It doesn’t look that bad in theory, does it? Regrettably, when it comes to practice, the message we wish to transmit doesn’t always magically, perfectly fit one of the two. You’re not Cinderella. Instead, the correspondences are subtle and it takes time to calibrate the pace of your writing to the thought flow you wish to transmit.
Do research. Read a lot. Take notes. Never run out of coffee.
Underline short and long sentences in the good articles you read using different colors. Understand when the tempo changes and why. And again, put it all down. Try to think in patterns of what works where.
Don’t let yourself get overwhelmed. Keep in mind who you are, what your brand’s personality is and what the purpose of all this is. The implicit premise of this is gaining competitive advantage, so don’t be too afraid of stepping out of the patterns.
Colloquialisms and Jargon – Friend or Foe?
Being conversational and human isn’t easy on the web, particularly when you’re trying to sound professional. Before making a decision on the semantic direction, you should first see if you’re trying to sell (persuade, attract) other businesses or people. A lot can differ between the standards of the two categories.
Nobody should ever forget why we have jargon in the first place: not to sound smart, but to be efficient.
It’s clear that nobody likes robotic voices, but maybe you wouldn’t like to sound like Lil’ Wayne when addressing Windows and Apple. The fact that approximately 67% of the businesses make purchase decisions based on web content doesn’t exactly relieve the pressure, but it puts things in perspective.
Your niche has its abbreviations and jargon. While looking down to your readers is unacceptable, don’t try to remove the technical terms entirely from your content, you’ll sound unqualified and poorly informed. Use them when necessary.
Find a Definite Topic and Exercise a Lot
The problem with a world where everybody thinks they’re an expert is that you won’t be reliable unless you’re specific. Thus, by choosing a topic, I don’t quite mean a general industry to babble about in 2000-plus words. The content has to be hands on, worth reading; we’re already too busy as it is. If you’ve managed to capture my attention, don’t waste this opportunity on mindless common sense.
Let’s take a look at Brian Dean’s article on Backlinko. Besides being very specific in his posts, he also shares his professional experiences as they happen. This is a great way of building credibility as a brand along with a powerful voice that people will be dying to hear.
Sharing information that wasn’t really favorable in terms of image is one powerful statement on business confidence – in the brand he’s advocating for and the customers as well. This is a kind of topic that’s impossible not to appreciate, even if you’re not in this niche.
And approximately 2k shares and 533 comments isn’t too shabby for an online marketer. But you won’t write on this level at first.
Being consistent and pleasant in writing takes time and exercise. One thing I have always recommended is choosing a topic, thinking whether it’s specific enough to be relevant and broad enough to have an audience. After this, a good exercise would be writing three different articles on that subject. Of course, they’ll have their strengths and weaknesses. Before posting anything, see what pleases you and what doesn’t compared to what you wanted to achieve.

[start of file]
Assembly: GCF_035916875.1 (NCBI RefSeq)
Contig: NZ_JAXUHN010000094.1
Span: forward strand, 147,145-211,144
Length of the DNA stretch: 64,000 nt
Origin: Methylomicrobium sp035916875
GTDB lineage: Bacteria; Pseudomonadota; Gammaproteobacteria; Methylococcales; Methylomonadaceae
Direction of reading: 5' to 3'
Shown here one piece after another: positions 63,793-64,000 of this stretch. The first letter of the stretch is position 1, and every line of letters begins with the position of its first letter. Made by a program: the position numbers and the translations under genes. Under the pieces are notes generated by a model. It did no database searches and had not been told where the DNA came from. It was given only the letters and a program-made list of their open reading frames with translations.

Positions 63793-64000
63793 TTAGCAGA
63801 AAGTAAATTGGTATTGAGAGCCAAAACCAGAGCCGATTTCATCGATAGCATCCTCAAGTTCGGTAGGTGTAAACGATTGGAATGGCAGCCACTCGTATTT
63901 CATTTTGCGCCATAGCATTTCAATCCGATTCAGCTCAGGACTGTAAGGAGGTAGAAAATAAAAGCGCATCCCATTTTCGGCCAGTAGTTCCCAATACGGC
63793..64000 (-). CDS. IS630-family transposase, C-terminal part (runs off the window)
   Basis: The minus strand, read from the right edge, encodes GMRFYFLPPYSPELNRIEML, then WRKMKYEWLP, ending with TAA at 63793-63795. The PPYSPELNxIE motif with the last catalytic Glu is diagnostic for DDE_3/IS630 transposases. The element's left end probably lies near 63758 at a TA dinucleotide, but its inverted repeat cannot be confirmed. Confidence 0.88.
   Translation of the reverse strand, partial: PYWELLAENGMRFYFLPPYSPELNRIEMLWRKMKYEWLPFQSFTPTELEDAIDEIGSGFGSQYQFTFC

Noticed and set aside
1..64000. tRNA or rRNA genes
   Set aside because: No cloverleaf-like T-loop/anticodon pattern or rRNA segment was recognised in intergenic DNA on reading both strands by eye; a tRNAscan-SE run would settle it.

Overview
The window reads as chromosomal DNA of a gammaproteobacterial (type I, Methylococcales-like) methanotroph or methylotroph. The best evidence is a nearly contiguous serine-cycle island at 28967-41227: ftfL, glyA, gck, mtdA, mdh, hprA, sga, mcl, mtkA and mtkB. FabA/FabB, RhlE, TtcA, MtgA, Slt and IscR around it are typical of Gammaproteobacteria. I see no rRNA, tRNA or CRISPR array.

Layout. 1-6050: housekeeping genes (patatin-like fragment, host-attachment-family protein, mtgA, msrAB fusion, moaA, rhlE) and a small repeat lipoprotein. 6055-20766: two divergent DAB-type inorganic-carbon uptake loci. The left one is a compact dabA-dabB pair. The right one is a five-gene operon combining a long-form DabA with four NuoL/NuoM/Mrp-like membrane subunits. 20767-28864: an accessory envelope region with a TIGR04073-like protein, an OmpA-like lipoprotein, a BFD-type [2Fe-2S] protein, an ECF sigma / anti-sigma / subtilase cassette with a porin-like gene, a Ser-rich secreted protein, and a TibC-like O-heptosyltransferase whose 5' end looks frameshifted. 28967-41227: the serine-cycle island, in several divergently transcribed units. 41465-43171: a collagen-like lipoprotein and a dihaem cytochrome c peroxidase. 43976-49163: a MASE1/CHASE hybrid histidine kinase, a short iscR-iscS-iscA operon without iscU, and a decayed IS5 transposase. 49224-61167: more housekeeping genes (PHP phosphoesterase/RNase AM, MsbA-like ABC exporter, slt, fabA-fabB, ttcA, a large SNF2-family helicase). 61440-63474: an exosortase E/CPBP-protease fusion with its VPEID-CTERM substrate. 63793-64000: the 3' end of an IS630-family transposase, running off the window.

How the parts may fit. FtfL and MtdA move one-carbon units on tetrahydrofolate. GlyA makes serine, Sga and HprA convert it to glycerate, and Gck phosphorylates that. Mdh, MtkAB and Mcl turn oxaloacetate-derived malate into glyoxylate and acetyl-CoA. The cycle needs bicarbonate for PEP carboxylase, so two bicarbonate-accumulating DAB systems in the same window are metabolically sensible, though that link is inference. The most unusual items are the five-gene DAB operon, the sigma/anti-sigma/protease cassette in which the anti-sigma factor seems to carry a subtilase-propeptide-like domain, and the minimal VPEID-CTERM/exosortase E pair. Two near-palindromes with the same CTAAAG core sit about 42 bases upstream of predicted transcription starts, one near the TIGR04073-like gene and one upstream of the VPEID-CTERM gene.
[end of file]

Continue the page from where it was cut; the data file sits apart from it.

- Is it appropriate for your audience?
- Is everything you wanted to transmit clear?
- Does the style flow? Does it feel a little difficult to read?
- What else would you like to know if you were uninformed on the topic?
- Who, from your friends in the industry, would find the information on that article useful?
Spot What Your Audience Wants
To successfully make an image of your readers’ personas it’s enough to take a look at the people reading your content – or, even better, linking to your content. We’re going to start from the following premises:
- the popularity of the mammoths in your niche is mostly organic – the result of hard work, commitment and high performance;
- the general idea of backlink inspection could help you make a more accurate and specific impression on who’s going to be interested in your services;
- it’s crucial for your brand voice to address the needs of the above mentioned category (the ones that your competition doesn’t if possible), and knowing who they are and what their style is solves half of the job;
At a first glance, the webpage type and category give you insight on two matters of substance: what you competitors’ backlink strategy is and who’s generally interested in promoting/linking to their content.
As we can see from the graphs below, the webpage type as well as the webpage category profiles are similar for both Backlinko’s blog and Search Engine Land, which indicates a common backlink strategy profile. Regarding the webpage type, both of the blogs get most of their links from blogs; Backlinko’s following categories are forum, personal site and e-commerce, while Search Engine Land’s are web directory, forum and e-commerce.
Concerning the webpage category most of Backlinko’s backlinks originate from tech, business and warez, while Search Engine Land’s link sources are business, tech and careers.
Having made this short analysis, a useful approach would be browsing through some of the pages to see their general style as well as the type of content: how broad they are in the industry, the visibility they have, the social media engagement on their posts, the general tone of writing (assuming they’d look for the same genre in SEO tools as the one they use in developing their business).
Finding a brand voice is perhaps one of the most fundamental questions when starting a business. It has to be both appropriate and consistent with your purposes and it needs a powerful personality to stand out from the general commercial noise.
You can’t offer a memorable experience without massive involvement in networking and social media, but none of these are possible without the style pillars you should establish for your communication strategy.